At the outset of the paper, it is necessary to clarify exactly what is meant by emergency management. According to the Act of 26 April 2007, disaster management refers to actions undertaken by public administration to prevent crisis situations, to prepare to take control over them through planned action, to react to crisis situations, to remove their consequences, and to reconstruct resources and critical infrastructure. Crisis situations can be caused either by natural agents (e.g. floods, hurricanes, and earthquakes) or man-made hazards (e.g. accidents, acts of terror, and attacks); typically, they take place suddenly and unexpectedly and require the integrated and coordinated effort of both authorities and institutions, e.g. the police and fire departments (Marszałek et al. 2013). The Ministry of the Interior and Administration is responsible for disaster management; the Government Centre for Security monitors potential threats, coordinates information during a calamity, and coordinates emergency management efforts. Local authorities (at the level of community, county and voivodship) are responsible for monitoring threats at the local or regional level, coordinating rescue operations, maintaining public order, and carrying out all issues related to civil protection (Gryz and Kitler 2007, Lewandowski and Bieniek 2019).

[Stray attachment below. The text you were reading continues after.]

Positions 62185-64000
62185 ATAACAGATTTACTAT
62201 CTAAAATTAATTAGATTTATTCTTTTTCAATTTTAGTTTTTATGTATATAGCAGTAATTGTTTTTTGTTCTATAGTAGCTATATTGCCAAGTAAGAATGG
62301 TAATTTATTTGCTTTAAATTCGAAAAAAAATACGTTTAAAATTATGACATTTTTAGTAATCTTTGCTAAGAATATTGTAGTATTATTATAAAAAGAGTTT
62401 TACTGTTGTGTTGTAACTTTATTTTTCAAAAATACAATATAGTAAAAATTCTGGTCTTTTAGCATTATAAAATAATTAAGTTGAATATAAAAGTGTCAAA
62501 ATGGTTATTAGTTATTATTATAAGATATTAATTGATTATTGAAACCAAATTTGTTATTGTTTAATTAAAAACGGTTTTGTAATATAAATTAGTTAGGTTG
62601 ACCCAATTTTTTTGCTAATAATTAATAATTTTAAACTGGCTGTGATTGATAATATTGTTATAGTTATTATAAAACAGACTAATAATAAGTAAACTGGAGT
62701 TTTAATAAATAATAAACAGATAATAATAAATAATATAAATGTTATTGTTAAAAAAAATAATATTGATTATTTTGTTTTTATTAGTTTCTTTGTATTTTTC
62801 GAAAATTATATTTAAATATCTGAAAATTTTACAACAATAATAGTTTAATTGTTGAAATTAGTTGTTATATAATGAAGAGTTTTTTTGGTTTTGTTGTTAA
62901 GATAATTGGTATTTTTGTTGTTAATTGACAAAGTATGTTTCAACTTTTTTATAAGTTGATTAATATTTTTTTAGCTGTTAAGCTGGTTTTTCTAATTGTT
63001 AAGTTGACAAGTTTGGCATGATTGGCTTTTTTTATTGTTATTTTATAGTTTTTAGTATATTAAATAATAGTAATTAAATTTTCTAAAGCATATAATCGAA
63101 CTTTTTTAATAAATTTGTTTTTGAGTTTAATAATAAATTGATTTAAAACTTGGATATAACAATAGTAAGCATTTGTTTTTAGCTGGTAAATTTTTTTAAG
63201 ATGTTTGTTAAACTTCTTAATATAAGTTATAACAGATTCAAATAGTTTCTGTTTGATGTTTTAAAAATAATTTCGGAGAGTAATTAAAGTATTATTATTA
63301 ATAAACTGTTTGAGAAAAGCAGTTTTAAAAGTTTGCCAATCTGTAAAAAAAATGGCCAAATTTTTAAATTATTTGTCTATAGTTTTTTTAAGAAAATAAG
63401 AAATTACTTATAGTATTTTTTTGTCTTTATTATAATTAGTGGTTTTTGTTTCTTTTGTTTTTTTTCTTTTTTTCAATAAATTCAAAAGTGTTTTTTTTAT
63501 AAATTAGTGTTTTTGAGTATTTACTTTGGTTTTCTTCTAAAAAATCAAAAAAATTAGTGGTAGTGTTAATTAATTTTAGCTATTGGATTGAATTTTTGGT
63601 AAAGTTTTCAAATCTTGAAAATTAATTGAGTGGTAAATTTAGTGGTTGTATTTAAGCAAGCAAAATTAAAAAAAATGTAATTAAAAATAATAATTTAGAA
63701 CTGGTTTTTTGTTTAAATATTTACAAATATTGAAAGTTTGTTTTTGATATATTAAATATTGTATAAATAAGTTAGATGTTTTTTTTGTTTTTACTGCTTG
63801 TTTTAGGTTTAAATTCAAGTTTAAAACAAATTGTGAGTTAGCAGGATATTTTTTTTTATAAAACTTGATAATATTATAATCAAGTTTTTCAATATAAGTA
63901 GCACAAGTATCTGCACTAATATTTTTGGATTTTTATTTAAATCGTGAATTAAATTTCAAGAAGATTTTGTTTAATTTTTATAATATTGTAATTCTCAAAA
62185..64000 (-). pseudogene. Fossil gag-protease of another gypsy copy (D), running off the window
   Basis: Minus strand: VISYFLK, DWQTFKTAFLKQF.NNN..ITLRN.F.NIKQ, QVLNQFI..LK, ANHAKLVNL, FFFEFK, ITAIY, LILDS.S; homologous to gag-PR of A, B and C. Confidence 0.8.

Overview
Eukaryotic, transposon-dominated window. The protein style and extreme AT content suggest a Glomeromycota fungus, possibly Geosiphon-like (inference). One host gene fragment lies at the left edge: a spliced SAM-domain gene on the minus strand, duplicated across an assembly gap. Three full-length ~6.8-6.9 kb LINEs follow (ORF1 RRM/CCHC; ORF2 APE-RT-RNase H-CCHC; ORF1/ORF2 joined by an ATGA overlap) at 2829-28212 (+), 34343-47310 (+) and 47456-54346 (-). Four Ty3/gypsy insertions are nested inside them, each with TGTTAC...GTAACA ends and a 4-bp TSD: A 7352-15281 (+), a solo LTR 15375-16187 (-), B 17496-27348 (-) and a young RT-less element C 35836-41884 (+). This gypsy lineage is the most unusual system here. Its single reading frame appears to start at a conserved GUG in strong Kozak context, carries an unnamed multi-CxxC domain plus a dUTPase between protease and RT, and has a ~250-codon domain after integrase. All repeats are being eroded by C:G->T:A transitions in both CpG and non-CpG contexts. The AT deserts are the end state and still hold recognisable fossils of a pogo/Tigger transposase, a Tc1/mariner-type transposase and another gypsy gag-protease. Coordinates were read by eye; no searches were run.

Social media is integrated and interactive media uses digital code (Dijk 2006, p. 9). Facebook is a platform that allows users to post comments and hyperlinks, share multimedia and chat live. Twitter is a microblogging site that allows users to send and receive 140-character tweets that can include hyperlinks. The ubiquity of social network platforms has an impact on the economy (Castells 2002, Dijk 2006), politics (Castells 2002, Domalewska 2016, Żakowska and Domalewska 2019), education (Świerszcz 2016, Domalewska 2017, Gawlik-Kobylińska and Maciejewski 2019, Urych 2019), and security (Górnikiewicz and Szczurek 2017, Bielawski and Grenda 2019, Soboń 2019).